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on September 10, 2015
I did not read the original but read this for an Master's Organizational Change class. This book is amazing. Very well written with practical stories that reinforce the 8 step change process and why most change initiatives don't work. Service oriented change versus metric driven change is the real prize. If you have anything to do with change management this is a must read. For the price this book has trumped the $100 textbook on Organizational Change I also had to read. Read it, pass it on, and start changing the right way.
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on June 22, 2017
Really good book great real life examples of successful change at organizations and failures in the process.
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on November 17, 2017
Great book and value to get your business mind thinking.
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on January 28, 2013
I read this at the same time as Switch: How to Change Things When Change Is Hard. Sadly, it suffers in comparison. On its own, "Heart of Change" is not a bad book. There are 8 steps to making successful change, with a main theme that people need to make an emotional connection in order for change to be successfule ("See -> Feel -> Change"). However, Kotter doesn't really connect the theme specifically to his 8 steps. That specificity is where "Switch" shines. Switch uses a similar theme - that you need to appeal both to the logical and emotional sides, and you need to make it easier for change to happen by changing the environment. The difference is that Switch focuses on BEHAVIOR. I think this is a significant part of any change effort. While Kotter talks about appealing to the emotional side, he's still strongly in the camp of business cases and bringing employees around. The Heaths have an approach that's more easily broken down and replicable. I had a few takeaways from this book - for example, that quick wins have to be both meaningful and visible - which is why I gave it 3 stars. Sadly, that's not enough to make this a "must have" for a business leadership library. Switch, on the other hand, is staying on my shelf.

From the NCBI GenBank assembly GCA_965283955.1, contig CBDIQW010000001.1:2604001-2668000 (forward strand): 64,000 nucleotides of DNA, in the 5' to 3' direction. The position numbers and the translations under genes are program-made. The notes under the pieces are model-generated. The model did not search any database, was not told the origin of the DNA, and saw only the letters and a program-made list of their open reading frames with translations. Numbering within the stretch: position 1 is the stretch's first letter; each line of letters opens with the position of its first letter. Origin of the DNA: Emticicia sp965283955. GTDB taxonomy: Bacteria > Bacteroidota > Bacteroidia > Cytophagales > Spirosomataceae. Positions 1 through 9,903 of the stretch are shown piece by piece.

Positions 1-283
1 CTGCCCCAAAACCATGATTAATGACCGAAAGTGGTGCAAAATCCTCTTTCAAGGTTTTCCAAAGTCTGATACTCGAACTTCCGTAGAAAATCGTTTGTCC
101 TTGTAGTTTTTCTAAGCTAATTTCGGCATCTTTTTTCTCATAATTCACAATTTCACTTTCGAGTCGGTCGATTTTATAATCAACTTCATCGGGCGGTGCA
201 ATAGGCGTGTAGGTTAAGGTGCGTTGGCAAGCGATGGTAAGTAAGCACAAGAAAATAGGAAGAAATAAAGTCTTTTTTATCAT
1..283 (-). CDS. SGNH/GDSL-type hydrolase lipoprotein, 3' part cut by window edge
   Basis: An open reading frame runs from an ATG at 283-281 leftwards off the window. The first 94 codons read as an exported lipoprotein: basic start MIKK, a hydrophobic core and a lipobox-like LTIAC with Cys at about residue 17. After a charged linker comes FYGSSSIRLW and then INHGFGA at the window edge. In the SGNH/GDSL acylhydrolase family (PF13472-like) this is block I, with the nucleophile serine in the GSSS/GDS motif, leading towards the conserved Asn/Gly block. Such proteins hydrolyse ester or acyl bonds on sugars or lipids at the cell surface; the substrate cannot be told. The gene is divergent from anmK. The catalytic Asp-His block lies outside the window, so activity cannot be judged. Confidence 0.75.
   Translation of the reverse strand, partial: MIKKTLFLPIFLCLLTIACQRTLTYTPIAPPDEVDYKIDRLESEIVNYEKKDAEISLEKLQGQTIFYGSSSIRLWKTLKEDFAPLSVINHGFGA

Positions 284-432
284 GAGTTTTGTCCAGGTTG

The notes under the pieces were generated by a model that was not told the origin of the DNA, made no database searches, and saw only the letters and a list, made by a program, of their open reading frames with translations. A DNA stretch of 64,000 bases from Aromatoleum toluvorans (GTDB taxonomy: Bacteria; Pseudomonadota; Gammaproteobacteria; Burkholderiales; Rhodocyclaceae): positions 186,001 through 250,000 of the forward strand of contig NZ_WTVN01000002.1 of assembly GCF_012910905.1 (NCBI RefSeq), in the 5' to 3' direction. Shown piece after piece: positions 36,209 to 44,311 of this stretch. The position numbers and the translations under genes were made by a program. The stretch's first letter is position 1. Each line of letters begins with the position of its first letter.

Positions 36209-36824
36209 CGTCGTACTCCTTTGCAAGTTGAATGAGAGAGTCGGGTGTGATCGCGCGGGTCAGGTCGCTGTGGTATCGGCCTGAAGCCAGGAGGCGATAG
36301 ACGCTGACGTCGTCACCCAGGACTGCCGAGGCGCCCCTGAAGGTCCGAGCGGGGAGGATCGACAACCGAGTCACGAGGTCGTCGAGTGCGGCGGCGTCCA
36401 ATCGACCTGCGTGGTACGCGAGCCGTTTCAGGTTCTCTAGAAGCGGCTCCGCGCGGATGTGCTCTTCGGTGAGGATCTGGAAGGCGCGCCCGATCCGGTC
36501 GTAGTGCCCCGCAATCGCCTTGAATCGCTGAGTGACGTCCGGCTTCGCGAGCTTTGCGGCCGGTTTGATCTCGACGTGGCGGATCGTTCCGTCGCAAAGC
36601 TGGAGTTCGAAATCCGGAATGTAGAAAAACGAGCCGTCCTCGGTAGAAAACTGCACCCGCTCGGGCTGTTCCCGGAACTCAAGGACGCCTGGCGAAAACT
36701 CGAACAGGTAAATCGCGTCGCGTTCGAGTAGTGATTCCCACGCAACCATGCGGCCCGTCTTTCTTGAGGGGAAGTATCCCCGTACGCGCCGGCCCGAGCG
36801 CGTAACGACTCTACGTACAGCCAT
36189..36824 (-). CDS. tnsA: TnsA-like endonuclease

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on June 6, 2017
Taking the time to think through real examples of each stage for yourself and your organization through the related exercises makes a tangible difference to internalizing the message.
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on July 20, 2002
The authors' professed thesis is the following: "The core of [change] is always about changing the behavior of people." [Found in the book's Preface]
After reading this all-encompassing dissertation however, the seasoned scholar may glean a slightly different message. Perhaps the authors say it best in Chapter 8 when they proclaim that: "To use all of the ideas in this chapter, and to avoid the mistakes, it is essential to understand... In a change effort, culture comes last, not first."